This is definitely one of the most common ways to draw a reader into your protagonist, but making protagonists likable doesn’t mean making them uniformly good—that’s dull and results in flat characters who don’t feel real. It means there’s something inherently appealing to us about who they are—for instance:
Story consultant Michael Hauge offers a perfect example from the movie Wedding Crashers—a story about two potentially repugnant characters: womanizers who invade strangers’ weddings. This film brilliantly uses almost all of the above techniques in its opening ten or fifteen minutes to make sure we like these two enough to invest in them.
Within the first few scenes we see them ingeniously brokering a peaceful divorce settlement between an exceptionally antagonistic couple (competence/skill) by reminding them what they once loved about each other (goodness/sweetness), and being completely hilarious while they do it (humor).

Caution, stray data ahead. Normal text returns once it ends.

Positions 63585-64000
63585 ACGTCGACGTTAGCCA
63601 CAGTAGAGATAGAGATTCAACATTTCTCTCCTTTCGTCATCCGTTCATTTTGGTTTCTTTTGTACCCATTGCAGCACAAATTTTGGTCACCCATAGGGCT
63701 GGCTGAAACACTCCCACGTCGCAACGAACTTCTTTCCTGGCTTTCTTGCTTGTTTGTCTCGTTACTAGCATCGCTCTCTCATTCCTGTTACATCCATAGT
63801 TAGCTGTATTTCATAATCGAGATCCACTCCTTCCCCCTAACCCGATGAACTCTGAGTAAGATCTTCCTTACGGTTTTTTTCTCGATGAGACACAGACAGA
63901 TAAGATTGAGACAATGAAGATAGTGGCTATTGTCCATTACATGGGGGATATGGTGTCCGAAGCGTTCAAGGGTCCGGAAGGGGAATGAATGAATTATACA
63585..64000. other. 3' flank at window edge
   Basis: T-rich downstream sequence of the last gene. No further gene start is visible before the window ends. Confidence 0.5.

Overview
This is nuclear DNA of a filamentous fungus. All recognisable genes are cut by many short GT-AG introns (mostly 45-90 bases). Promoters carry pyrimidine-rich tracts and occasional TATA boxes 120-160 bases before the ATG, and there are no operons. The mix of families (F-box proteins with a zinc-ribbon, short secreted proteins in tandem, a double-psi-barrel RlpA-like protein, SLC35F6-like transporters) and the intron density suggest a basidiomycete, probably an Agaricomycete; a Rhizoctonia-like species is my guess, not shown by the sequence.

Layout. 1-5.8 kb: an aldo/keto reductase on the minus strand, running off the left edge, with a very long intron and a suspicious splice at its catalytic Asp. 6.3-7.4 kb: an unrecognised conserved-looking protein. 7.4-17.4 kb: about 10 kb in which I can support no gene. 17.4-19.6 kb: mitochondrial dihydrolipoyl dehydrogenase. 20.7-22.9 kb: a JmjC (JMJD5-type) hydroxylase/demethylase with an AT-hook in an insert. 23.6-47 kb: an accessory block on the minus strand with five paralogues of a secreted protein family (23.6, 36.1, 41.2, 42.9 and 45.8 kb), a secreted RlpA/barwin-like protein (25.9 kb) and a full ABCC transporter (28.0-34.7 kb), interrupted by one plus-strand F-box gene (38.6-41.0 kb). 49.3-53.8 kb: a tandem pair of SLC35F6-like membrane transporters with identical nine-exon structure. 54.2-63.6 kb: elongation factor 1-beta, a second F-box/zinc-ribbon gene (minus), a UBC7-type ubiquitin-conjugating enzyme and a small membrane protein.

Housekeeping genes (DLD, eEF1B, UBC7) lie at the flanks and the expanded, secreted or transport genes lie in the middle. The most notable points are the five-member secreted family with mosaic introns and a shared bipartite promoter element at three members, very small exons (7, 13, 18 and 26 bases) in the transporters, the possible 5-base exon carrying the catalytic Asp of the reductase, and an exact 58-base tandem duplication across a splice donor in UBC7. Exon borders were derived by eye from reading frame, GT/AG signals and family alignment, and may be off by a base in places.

Then we see them excitedly preparing for wedding season (passion/effort), along with demonstrating their strong friendship (loyalty/love) with a sweet (and probably true) story of Vince Vaughn’s character's caretaking of Owen Wilson's as kids (kindness). After that we’d forgive these guys almost any outrageous behavior (and we do!) because it’s impossible not to like them.
And a great example of a plucky underdog? Frodo.
Conversely some traits may distance a reader too much to invest in a character, even if you have created other sympathetic or likable qualities in him—and even if overcoming these flaws is part of the protag’s journey: